And since I hate having two posts on my blog in a row with a serious theme, I will post these two lolcats in honor of Caturday.





























Now I'm gonna go make myself all cute for a party tonight. Ace is gonna be staying with a paid, 17-year-old. She kept calling me ma'am. *sigh*

9 comments:

Sandi said...

Love the lolcats. :)

Stacey, I appreciate you posting this. I honestly never know what to say when I'm around someone with a "special needs" child. (using quote marks because I don't like that term) Unless I really know someone well, I don't want to ask questions because I never know how they'll react. I'm not asking questions because I'm criticizing them, or think less of their child. But they don't know that. Nor do I want them to think I'm nosing into something that's not my business.
So, yes, thanks for the post. Ace is an amazing kid, and you are blessed!

Stacey said...

I'm not saying that you should walk up to someone with their kid in a walker at a grocery store and say "Hey, what's wrong with your kid?" I'm saying that when I'm in a conversation with a group of acquaintances and I say something about Ace's CP, I don't want that to result in a big, uncomfortable silence. You and I barely know each other and have only met once, but if you were to ask me ANY question about Ace's CP I would answer them to the best of my ability because instead of stifling your curiosity and trying to ignore his condition, you're trying to educate yourself.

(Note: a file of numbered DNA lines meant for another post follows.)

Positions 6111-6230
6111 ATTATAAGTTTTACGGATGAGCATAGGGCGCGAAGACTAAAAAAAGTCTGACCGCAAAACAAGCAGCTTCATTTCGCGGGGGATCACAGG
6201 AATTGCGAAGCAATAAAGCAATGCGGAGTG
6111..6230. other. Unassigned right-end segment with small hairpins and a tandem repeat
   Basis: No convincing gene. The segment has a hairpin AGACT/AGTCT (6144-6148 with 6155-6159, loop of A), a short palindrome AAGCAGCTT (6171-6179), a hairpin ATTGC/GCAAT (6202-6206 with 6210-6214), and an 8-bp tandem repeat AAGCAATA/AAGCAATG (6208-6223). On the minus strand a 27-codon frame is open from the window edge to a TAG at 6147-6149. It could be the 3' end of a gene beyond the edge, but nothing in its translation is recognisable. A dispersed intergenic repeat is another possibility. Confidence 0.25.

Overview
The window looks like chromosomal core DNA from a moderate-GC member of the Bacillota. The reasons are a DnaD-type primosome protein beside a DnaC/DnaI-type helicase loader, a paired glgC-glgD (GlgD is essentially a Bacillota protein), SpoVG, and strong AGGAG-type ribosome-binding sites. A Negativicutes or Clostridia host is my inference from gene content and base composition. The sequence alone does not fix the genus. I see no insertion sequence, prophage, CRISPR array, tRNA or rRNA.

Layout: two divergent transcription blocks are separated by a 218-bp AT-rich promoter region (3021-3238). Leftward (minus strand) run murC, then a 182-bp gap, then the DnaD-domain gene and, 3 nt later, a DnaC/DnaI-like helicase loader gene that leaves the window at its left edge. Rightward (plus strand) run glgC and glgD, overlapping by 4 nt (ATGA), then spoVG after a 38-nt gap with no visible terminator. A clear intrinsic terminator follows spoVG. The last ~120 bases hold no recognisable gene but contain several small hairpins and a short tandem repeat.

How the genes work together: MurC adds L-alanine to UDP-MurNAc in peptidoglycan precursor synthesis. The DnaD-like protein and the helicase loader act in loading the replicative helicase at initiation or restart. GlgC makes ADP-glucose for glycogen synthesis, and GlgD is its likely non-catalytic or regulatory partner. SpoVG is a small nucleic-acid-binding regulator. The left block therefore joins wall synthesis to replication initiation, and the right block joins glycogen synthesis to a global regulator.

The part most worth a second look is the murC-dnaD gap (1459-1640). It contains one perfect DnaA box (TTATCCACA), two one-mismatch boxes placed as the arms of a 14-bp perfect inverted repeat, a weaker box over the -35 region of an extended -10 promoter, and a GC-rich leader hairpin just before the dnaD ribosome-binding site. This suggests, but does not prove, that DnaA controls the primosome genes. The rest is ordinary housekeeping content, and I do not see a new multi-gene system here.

And that philly lolcat made me laugh so hard that I cried. That's absolutely one of my favorites.

Jacolyn said...

Great post!! Oh, and I do have scraggly hair and dark circles under my eye...hee hee.

Supermom said...

and you were rocking 'cute'!!!

Sandi said...

Oh, I wouldn't just waltz up to a perfect stranger and start asking questions about their child, regardless of whether their child had a disability. I'm not some creep. But I'm talking about, say, someone you go to church with, or work with. Maybe not a friend, but acquaintance. You know.
Really, thanks for the post. Alleviate any embarrassment BEFORE it's an issue. heh.

mayberry said...

This was a good post Stacey. Thanks for clearing the air.

Christy said...

LOLOL I LOOOVE Caturday!!!

Oh and you looked Hoooot Saturday night ;)

sinister_n_evil said...

I am sooooo with you there.... charles is 2 and will be 3 in august and still is not walking...

the conversations stop after they find out how old he is... no questions or nothing...

he knows how to say very few words, but he communicates to us in his own way... and even rob is picking up on that....

my munchkin is sooo affectionate and we love him just the way he is...

I am not brave, I am just a mom.

Sandi said...

"I am not brave, I am just a mom."

So true. Sometimes I think God made women special, just for this reason. We have a tremendous capacity for love.